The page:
Suspicion (1941) is one of those Alfred Hitchcock movies that somehow works despite itself. The story, about a spinster-like woman who comes to realize that the charming cad she impulsively married might be a killer, must have seemed kinda creaky even in the '40s. Glamorous Joan Fontaine was miscast as the lead, and her fluttery performance (Oscar notwithstanding) hasn't held up too well. As the gambler who woos Fontaine to the altar, Cary Grant made a better impression. The actors' scenes together are terrific examples of old-style Hollywood Star Power, and Hitchcock's skillfully handles their increasingly tense relationship by ratcheting up the suspense - right up until the film's ridiculous ending, that is.
In other words, it's a flawed classic that might do well for an update. That must have been the thinking behind the remake of that film starring Jane Curtin (Saturday Night Live, Kate & Allie) and Anthony Andrews (Brideshead Revisited), which originally aired as an episode of PBS's anthology series American Playhouse in 1988. This version benefits from being filmed in on actual locales throughout England and not some airless Hollywood studio, and it also offers a rare dramatic turn from the otherwise comedic Curtin.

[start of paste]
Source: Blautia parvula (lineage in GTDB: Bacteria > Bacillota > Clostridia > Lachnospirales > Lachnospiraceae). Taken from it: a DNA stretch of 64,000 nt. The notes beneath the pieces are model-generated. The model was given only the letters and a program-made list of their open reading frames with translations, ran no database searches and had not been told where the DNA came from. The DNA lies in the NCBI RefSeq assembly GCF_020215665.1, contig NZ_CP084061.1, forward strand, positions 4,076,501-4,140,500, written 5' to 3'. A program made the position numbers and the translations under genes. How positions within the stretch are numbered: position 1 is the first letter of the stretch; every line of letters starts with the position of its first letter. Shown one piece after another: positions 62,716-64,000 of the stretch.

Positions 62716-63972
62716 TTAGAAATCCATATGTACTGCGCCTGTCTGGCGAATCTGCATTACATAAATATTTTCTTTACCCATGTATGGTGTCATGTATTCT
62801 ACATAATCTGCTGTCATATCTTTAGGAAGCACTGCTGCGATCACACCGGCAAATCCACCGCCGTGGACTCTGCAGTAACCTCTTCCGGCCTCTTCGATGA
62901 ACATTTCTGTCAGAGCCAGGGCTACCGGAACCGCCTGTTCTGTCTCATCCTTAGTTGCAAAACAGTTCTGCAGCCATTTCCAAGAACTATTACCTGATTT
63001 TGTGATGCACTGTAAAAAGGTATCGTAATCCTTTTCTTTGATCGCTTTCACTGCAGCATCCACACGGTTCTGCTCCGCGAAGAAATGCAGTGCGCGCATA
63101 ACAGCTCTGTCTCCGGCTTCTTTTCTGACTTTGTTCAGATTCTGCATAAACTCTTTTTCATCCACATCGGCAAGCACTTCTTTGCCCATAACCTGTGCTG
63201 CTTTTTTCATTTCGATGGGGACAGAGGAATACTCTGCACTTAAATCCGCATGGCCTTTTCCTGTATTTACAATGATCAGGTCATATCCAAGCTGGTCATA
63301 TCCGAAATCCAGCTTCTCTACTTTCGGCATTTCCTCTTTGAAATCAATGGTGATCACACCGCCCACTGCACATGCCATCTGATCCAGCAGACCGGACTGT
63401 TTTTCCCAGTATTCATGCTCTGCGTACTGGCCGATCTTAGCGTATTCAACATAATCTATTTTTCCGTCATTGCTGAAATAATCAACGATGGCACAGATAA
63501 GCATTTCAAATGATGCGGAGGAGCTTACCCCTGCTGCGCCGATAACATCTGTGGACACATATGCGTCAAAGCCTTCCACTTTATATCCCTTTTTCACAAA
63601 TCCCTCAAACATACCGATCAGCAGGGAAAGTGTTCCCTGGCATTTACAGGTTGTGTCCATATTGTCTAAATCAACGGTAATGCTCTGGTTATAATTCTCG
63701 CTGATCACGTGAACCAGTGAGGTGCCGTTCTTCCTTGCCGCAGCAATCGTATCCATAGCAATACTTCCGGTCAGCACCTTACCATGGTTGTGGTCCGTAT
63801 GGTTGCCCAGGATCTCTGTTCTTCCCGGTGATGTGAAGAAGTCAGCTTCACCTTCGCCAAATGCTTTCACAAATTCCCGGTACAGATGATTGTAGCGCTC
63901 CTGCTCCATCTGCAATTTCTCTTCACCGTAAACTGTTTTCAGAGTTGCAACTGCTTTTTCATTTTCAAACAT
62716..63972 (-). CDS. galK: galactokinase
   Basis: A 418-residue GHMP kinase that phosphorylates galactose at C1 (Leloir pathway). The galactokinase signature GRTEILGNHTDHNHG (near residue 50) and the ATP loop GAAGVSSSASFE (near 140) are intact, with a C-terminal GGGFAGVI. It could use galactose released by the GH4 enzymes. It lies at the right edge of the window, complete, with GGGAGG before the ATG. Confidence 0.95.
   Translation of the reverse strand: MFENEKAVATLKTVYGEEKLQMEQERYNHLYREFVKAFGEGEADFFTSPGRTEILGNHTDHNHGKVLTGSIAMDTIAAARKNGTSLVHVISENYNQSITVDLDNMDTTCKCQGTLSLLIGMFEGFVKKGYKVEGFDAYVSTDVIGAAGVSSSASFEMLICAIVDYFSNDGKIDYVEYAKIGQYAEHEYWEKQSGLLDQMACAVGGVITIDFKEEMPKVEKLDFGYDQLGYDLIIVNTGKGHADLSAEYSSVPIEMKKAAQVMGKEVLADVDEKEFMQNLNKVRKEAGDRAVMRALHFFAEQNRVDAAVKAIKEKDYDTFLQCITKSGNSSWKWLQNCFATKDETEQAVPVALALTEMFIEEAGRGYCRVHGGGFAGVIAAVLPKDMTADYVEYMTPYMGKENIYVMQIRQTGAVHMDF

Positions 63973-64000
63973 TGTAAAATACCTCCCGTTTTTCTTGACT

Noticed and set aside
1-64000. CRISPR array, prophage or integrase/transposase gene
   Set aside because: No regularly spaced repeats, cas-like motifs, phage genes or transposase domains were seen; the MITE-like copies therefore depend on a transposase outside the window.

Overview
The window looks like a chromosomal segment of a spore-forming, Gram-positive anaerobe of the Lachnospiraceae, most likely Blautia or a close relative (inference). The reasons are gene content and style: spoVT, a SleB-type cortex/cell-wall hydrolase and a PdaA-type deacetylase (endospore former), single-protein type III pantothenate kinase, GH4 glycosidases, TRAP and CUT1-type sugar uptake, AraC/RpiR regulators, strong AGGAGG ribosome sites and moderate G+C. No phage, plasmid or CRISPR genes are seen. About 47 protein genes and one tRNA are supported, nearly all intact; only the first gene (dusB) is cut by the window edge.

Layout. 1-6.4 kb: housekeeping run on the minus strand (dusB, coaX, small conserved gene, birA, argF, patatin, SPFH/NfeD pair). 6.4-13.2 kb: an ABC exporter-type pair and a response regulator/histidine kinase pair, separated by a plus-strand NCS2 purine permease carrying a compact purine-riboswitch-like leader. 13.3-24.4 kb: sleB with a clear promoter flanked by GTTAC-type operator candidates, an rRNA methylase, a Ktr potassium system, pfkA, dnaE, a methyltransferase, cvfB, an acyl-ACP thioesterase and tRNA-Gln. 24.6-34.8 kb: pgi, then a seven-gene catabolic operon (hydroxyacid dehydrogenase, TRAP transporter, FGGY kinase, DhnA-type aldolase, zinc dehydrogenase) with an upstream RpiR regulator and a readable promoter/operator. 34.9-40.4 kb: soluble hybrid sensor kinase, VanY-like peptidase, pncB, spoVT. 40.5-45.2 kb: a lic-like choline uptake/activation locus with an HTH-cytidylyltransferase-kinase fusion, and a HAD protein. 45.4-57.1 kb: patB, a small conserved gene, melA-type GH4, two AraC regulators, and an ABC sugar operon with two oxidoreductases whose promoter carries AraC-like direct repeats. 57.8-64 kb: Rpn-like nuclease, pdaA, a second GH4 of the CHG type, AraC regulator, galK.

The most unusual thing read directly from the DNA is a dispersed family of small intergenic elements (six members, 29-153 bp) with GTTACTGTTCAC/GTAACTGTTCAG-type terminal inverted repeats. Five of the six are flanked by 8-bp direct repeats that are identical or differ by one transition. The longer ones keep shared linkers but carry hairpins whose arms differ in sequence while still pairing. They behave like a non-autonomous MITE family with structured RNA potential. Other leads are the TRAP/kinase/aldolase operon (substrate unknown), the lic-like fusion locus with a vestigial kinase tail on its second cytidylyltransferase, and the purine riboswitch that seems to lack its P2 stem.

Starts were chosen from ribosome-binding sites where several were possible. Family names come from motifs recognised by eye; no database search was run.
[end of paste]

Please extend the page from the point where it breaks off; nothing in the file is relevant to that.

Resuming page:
The film begins with Curtin's shy, bookish Lina McLaidlaw taking the train to visit her mother and stepfather at their British country estate. In her train compartment, she meets-cute with a fellow passenger who is ducking out of not having the proper train ticket. The passenger is Johnny Aysgarth (Andrews), a local playboy socialite. The train episode is forgotten until Johnny spies Lina at a fox hunt later on. As soon as he learns that Lina is linked to the wealthy Lord McLaidlaw, he decides to drop by the McLaidlaw estate to take her to church. Johnny begins to pursue Lina romantically, even though Lena is puzzled as to what the dashing man sees in the plain, provincial likes of herself. Back at her parents', Lena learns that Johnny has an unsavory reputation around the community as a gambler and womanizer. Despite the warnings, Lena brightens up when she's invited to a local party that Johnny is attending. The two share a whirlwind evening, culminating in him declaring his love for her.